2. Treat happiness like a muscle
The book The Art of Happiness changed my life; it made me realize that being happy was something I needed to work on every single day. It wasn’t something that was a reflection of my external events or experiences, but something I could train my mind to achieve, in the same way I train my body through exercise and nutrition.
Now I treat happiness like a daily practice that, like any habit in the making, requires commitment and consistency.
A part of this is getting specific and almost militaristic about the rituals that bring me the most joy, incorporating them into my schedule as I would an essential business meeting. For instance, on Tuesdays, Thursdays, and Saturdays, I go on an hour-long hike before work. I make myself walk at least 10,000 steps every day—because without fail, it always unwinds my mind.
3. Hone in on the biggest little things
By focusing small, this can be a great time to reassess your habits. I realized that the things you do every single day have the greatest impact. Minimize the excess and find the simple things that you love to do—then do them every day. Embrace what makes you happy, which is ultimately healthy for you. For me, that’s taking meetings off Zoom (the health climate permitting) and insisting on shutting off my laptop and phone at 6 p.m. every day for uninterrupted time with my kids. I drink enough water and take my vitamins, because these tiny rituals aren’t just good for me—they also symbolize a greater service and kindness to myself. When the boundaries between work and home are more blurred than ever, these small moments for our health and happiness become that much more crucial—and that much more impactful.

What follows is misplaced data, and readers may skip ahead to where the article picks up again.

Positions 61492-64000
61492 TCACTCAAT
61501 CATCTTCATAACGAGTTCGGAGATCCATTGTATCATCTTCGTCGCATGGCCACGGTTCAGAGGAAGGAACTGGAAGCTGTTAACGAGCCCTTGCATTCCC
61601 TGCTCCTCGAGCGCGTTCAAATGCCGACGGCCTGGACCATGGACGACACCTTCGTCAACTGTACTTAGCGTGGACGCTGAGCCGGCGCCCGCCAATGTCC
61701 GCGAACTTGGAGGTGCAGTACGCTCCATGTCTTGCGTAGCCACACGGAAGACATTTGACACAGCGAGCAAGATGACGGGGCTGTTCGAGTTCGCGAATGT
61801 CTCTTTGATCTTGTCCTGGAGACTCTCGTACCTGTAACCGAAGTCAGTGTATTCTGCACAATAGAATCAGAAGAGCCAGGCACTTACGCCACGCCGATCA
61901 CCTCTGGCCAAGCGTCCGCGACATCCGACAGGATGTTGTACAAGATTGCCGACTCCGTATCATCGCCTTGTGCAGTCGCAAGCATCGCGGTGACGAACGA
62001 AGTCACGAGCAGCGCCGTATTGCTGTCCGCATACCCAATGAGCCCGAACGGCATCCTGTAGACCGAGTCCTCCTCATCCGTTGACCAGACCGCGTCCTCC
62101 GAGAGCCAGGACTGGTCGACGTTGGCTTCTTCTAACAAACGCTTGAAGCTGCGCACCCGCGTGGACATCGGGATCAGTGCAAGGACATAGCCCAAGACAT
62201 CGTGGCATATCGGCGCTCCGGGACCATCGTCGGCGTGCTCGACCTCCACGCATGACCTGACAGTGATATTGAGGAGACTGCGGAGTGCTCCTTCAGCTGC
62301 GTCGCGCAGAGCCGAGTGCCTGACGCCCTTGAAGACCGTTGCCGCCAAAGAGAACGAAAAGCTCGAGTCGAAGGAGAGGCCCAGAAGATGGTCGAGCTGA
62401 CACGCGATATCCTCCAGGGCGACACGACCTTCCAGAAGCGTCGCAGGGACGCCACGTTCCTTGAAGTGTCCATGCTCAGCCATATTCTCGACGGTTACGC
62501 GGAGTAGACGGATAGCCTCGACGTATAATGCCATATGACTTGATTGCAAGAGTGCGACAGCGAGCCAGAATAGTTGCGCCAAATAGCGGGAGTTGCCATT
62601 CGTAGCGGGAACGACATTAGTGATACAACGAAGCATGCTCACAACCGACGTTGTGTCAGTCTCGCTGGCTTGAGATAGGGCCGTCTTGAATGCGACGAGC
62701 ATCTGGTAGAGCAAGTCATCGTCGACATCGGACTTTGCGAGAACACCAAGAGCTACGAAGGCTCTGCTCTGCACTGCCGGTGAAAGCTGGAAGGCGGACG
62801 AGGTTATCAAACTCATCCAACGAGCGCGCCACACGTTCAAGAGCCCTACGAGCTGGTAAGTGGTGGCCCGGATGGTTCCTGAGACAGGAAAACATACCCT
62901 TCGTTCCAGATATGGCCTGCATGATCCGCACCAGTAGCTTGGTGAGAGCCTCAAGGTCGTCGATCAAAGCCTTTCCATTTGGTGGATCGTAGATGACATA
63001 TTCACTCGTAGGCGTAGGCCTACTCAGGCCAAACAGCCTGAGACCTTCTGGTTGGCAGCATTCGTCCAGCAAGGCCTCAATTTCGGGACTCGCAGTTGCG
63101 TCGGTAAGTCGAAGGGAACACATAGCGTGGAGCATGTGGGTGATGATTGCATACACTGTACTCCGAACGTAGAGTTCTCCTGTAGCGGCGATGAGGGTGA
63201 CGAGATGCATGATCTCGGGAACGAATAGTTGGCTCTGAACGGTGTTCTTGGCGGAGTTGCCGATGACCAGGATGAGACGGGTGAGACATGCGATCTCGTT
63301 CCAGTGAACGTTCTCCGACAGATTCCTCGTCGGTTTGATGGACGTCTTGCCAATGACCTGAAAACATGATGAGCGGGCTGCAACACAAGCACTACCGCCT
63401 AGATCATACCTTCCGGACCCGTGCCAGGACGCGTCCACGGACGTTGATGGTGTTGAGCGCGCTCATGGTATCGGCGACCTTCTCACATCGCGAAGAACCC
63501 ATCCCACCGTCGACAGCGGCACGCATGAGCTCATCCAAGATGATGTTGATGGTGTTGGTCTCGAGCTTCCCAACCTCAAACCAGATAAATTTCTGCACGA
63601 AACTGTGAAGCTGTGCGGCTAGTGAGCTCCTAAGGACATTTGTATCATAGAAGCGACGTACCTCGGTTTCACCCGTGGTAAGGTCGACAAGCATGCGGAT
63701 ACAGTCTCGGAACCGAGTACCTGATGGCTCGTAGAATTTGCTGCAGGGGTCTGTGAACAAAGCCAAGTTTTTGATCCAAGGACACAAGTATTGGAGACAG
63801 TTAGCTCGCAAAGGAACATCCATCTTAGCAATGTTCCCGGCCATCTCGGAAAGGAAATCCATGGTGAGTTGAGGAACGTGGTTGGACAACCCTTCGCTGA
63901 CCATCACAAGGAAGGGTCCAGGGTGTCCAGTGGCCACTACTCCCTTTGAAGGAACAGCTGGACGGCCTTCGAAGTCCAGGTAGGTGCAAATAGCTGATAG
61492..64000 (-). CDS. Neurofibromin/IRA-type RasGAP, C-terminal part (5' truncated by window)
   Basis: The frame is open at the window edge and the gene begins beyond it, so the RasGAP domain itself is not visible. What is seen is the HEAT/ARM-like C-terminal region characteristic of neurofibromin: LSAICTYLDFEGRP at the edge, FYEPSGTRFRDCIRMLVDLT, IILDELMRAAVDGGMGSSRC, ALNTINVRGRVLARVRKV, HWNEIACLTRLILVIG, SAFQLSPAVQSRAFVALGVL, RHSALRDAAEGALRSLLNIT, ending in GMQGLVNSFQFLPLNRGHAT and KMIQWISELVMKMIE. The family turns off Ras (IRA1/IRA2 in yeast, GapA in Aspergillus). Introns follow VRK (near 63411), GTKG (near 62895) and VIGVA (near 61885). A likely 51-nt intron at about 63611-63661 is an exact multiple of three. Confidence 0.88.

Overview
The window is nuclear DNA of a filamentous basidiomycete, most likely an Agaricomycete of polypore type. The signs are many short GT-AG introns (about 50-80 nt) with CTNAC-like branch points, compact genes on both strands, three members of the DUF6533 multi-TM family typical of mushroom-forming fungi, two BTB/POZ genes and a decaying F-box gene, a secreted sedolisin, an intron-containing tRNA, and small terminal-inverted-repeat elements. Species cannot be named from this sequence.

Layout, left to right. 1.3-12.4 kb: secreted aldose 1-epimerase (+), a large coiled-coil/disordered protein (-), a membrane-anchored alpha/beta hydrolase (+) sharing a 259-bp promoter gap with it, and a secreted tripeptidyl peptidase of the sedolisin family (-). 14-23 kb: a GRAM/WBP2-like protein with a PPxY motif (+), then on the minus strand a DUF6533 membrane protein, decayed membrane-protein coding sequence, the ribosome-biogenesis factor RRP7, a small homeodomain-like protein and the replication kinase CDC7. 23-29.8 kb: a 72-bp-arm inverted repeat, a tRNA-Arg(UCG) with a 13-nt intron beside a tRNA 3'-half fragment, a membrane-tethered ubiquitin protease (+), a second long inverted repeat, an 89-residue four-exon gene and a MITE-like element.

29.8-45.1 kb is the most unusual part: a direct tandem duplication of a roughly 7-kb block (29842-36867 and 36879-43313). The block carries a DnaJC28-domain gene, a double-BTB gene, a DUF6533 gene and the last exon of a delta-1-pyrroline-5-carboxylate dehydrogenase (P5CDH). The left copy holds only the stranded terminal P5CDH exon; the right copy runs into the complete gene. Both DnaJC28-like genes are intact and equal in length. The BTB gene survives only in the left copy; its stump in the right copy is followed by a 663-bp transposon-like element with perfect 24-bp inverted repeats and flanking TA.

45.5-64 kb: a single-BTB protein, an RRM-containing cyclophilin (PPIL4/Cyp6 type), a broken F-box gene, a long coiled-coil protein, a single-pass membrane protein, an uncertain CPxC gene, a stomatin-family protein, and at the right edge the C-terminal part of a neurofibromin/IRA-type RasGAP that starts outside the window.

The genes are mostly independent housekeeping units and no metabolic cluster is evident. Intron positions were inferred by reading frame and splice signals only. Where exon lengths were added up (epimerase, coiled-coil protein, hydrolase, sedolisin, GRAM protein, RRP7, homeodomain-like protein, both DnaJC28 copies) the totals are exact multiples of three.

4. Lean into your vulnerabilities (instead of hiding them)
Being close to others is a recipe for joy, and few things connect people like shared vulnerability. This time has been incredibly isolating for many people, so now is an opportune moment to embrace an attitude of compassion and openness. This is the kind of vulnerability that scares most CEOs (I admit, I was scared of this openness once, as well).
But I’ve learned that when I open up to my team about my own experiences, it breeds a judgment-free, more transparent culture from the top down. And for what it’s worth, I’ve seen firsthand that providing and demonstrating a space for employees to voice needs and boundaries ultimately leads to better work.
5. Spend time away from devices to replenish
As difficult as it sometimes is to juggle work and family, the truth is my kids give me a kind of happiness and energy I can’t get anywhere else. They see the world with an optimism and unbridled spontaneity that’s infectious, which is an essential contribution to helping me maintain my own balance.
It took time for me to embrace this resource. For instance, when I diverted my focus to Slack, my inbox, or the allure of Instagram while playing with my kids, my mind only felt more chaotic.
By keeping my phone and devices out of the equation and really dedicating myself to the pre-work and post-work time we have together, I genuinely feel recharged. For those who don’t have kids, I think the underlying goal is to find whoever or whatever it is, whether it’s friends, pets, or hobbies, that allows you to truly let go and perspective-shift on a regular basis.
Katerina Schneider is the founder of Ritual, a health and wellness company. When Schneider was pregnant, she searched for the perfect prenatal vitamin, during which she found many options with questionable ingredients. She decided to build her own vitamin brand, Ritual, that she trusted, which would benefit everyone’s health.